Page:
• The modern view is more complex, since a single judgement of Aristotle's system involves two or more logical connectives. For example, the sentence "All men are mortal" involves, in term logic, two non-logical terms "is a man" (here M) and "is mortal" (here D): the sentence is given by the judgement A(M,D). In predicate logic, the sentence involves the same two non-logical concepts, here analyzed as ${\displaystyle m(x)}$ and ${\displaystyle d(x)}$, and the sentence is given by ${\displaystyle \forall x.(m(x)\rightarrow d(x))}$, involving the logical connectives for universal quantification and implication.

The more complex modern view comes with more power. On the modern view, the fundamental form of a simple sentence is given by a recursive schema, like natural language and involving logical connectives, which are joined by juxtaposition to other sentences, which in turn may have logical structure. Medieval logicians recognized the problem of multiple generality, where Aristotelian logic is unable to satisfactorily render such sentences as "Some guys have all the luck", because both quantities "all" and "some" may be relevant in an inference, but the fixed scheme that Aristotle used allows only one to govern the inference. Just as linguists recognize recursive structure in natural languages, it appears that logic needs recursive structure.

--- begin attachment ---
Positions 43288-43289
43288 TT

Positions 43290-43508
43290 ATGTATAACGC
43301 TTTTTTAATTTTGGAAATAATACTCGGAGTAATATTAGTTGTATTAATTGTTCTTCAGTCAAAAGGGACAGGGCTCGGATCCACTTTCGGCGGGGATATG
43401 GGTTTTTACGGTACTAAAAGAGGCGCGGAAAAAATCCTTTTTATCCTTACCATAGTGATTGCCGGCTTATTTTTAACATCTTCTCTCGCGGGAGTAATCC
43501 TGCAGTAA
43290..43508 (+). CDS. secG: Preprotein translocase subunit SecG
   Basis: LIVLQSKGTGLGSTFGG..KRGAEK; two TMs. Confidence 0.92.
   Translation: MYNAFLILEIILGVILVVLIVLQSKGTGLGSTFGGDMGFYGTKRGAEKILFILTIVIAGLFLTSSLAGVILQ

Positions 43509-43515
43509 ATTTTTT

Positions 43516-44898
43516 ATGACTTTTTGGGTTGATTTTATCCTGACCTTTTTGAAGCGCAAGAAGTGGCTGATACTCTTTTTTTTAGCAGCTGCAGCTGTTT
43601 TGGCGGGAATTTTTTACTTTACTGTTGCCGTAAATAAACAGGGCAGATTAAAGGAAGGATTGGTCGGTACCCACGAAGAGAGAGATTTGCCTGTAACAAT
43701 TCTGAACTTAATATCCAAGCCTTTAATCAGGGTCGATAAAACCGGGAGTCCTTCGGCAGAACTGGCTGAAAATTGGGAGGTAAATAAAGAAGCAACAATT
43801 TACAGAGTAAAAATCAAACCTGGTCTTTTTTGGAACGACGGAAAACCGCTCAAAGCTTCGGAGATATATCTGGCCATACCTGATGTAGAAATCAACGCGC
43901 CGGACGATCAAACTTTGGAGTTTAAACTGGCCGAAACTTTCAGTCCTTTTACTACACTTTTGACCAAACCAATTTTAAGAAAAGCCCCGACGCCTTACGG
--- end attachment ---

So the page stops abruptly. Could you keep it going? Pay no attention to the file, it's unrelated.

## References

1. ^ The Cambridge Dictionary of Philosophy, CUP 1999, pp. 511–512
2. ^ Russell, Bertrand. 1914(1993). Our Knowledge of the External World: as a field for scientific method in philosophy. New York: Routledge. p. 53
3. ^ Ernie Lepore, Kirk Ludwig (2002). "What is logical form?". In Gerhard Preyer, Georg Peter. Logical form and language. Clarendon Press. p. 54. ISBN 978-0-19-924555-0. preprint
4. ^ Hurley, Patrick J. (1988). A concise introduction to logic. Belmont, Calif.: Wadsworth Pub. Co. ISBN 0-534-08928-3.
5. ^ J. C. Beall (2009). Logic: the Basics. Taylor & Francis. p. 18. ISBN 978-0-415-77498-7.
6. ^ Paul Tomassi (1999). Logic. Routledge. p. 386. ISBN 978-0-415-16696-6.
7. ^ Robert C. Pinto (2001). Argument, inference and dialectic: collected papers on informal logic. Springer. p. 84. ISBN 978-0-7923-7005-5.